“There’s more office space planned for Brooklyn than you could imagine,” he said. "And when you put in office space, then you need cafés and coffee shops and other new services."
Office rents in Williamsburg are going for roughly $50 a square foot, he said.
5. Maturing startups will get some help with acoustics
Many of the city’s new wave of startups prefer space with concrete floors, exposed ceilings and open floor plans — not the best design when it comes to noise levels. So, companies are now looking for ways to include sound-absorbing materials to create a more balanced work environment, said Scott Spector, principal of the Spector Group, an architecture and interior design firm.
“Everything was bouncing off the walls,” Spector said. His go-to troubleshooting moves include adding furniture with more cushions or installing fabric panels on walls, since firms still want to keep the look raw. "They don’t want corporate,” Spector said.
6. Offices will embrace the roof terrace
From large companies to boutique firms, many offices now want roof terraces, much like residential buildings, said Spector, whose firm recently designed a terrace for a spirits company on Park Avenue near East 47th Street, and for a financial services firm that recently moved into the Starrett-Lehigh Building on West 26th Street near the Hudson River.
“It’s a place to get away,” Spector said of the terraces, that also provide a pleasant green space to look at when working inside.
7. Bike storage will become a must-have
As more New Yorkers bike to work, companies are requesting larger bike storage spaces, and some landlords are creating common areas for bike storage to save their tenants added real estate costs, Spector said.
"It’s a green initiative, but it’s also about retaining certain employees,” said Spector, who has been designing bike spaces for firms in Brooklyn, Downtown Manhattan and Midtown South.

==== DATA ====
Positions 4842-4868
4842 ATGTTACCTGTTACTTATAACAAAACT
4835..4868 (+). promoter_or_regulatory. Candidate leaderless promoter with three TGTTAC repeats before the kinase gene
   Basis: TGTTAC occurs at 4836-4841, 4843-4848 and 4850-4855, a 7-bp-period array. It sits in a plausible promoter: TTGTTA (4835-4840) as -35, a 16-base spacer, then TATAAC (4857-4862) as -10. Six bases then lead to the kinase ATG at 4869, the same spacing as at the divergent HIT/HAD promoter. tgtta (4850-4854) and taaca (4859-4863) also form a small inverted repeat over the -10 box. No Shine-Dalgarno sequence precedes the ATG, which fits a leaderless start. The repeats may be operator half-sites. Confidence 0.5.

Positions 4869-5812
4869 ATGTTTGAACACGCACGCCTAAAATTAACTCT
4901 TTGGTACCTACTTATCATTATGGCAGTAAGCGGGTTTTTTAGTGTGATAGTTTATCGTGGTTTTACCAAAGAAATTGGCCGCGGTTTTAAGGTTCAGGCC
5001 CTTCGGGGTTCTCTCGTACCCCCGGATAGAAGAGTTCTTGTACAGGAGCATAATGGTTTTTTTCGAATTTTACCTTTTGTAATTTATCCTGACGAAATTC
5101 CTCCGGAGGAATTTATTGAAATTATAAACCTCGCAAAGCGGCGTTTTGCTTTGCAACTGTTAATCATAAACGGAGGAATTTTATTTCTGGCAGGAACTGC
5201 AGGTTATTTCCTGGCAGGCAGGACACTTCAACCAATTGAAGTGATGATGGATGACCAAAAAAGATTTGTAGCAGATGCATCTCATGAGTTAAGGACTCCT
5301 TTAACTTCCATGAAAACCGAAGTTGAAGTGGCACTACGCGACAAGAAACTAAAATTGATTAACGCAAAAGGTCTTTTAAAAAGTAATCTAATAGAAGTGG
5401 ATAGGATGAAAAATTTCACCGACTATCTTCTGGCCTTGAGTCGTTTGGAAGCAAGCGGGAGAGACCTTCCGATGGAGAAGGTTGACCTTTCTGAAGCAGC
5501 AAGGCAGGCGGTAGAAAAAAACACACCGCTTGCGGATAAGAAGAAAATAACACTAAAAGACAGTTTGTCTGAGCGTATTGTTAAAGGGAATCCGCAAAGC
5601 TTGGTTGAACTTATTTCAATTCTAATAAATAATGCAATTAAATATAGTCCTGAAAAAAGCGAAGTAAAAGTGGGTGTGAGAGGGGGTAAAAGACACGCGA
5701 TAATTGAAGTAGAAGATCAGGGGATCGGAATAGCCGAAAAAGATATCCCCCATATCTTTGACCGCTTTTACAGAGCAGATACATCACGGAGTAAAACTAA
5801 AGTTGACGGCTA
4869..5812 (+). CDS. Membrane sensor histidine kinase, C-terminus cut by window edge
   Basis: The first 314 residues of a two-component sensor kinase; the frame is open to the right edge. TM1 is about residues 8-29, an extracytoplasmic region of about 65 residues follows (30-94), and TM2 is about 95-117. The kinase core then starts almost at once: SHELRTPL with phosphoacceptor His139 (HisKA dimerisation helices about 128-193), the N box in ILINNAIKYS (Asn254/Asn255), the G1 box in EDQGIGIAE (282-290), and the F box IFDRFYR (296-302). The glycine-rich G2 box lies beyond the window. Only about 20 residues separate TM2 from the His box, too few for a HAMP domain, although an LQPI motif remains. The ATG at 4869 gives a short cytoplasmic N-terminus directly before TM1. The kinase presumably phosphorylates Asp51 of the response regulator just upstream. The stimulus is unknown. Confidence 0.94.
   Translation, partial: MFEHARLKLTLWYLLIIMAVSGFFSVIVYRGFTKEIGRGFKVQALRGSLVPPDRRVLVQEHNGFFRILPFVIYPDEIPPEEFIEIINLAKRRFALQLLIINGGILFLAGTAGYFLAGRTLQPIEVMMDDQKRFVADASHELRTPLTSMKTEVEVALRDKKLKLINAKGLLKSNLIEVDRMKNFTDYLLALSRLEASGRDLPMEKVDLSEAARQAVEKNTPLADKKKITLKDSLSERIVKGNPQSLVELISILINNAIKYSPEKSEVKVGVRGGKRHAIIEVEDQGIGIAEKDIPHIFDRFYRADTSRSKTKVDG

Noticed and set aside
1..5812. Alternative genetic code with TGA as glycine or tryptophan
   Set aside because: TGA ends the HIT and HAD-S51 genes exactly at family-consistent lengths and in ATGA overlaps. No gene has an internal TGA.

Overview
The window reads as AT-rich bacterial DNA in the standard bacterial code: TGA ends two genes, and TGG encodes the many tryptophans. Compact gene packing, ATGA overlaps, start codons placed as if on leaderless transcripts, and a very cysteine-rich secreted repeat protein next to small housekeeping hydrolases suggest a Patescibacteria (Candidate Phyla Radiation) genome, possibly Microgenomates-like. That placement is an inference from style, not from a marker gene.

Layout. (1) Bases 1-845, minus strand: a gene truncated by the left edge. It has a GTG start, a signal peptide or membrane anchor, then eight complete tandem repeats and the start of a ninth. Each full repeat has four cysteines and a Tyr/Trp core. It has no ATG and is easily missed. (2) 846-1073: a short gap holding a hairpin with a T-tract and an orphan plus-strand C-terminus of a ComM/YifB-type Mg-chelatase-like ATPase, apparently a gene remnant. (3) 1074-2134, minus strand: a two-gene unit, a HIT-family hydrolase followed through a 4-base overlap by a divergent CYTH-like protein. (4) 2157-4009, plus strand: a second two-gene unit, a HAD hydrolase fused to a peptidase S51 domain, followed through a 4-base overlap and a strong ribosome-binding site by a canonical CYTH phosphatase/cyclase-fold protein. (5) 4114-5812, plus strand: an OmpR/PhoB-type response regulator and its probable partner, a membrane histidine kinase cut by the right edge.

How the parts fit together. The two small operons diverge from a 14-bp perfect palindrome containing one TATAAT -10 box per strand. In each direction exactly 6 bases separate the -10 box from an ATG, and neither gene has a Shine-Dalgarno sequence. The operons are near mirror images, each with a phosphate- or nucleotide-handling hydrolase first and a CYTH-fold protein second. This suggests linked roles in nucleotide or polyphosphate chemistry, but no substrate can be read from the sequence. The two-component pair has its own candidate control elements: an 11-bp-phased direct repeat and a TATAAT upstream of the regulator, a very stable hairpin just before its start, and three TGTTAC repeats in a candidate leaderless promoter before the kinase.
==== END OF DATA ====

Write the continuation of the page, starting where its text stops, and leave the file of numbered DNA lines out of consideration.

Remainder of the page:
8. The number of face-to-face social networking spaces will increase
In 2013, coffee shops, hotel lobbies and urban plazas increasingly became places where freelancers schmoozed and conducted business. In 2014, workplaces are picking up on the trend by creating “in-between places” and more lounges where people can meet and brainstorm in smaller groups, said Billy Hallisky, senior designer at Luckett & Farley’s Media + Entertainment Group, which specializes in creative-media workplaces.
“It’s these common spaces, these interstitial spaces — everybody is on the move, give people a chance to peel off into the hallway — that’s where the work is being done,” he said.
9. Offices will add gallery spaces
For offices that have the real estate, more of them will transform space into galleries that can be used for workers as well as for community events, Hallisky predicted.
“It makes you part of the community,” he said. “You can have temporary installations of any kind, even if it’s a kids’ art show. It’s a wonderful opportunity to get to know people in the community better.”
One space he worked on at an office in Riverdale, for instance, recently had a show of photos by children, taken on their parents' iPhones.
10. What will the new office workers drink? Cold-pressed juices
Cold-pressed juice bars are leading the charge of food retailers snatching up space in Manhattan, said Joseph Robinson of Bond New York.
"Cold-pressed juice is looking hot right now, and I think it's going to continue because a lot of people are looking for healthier options and it [is food that] can be done quick," he said. "The days of all the burgers and pizzas are getting pushed aside."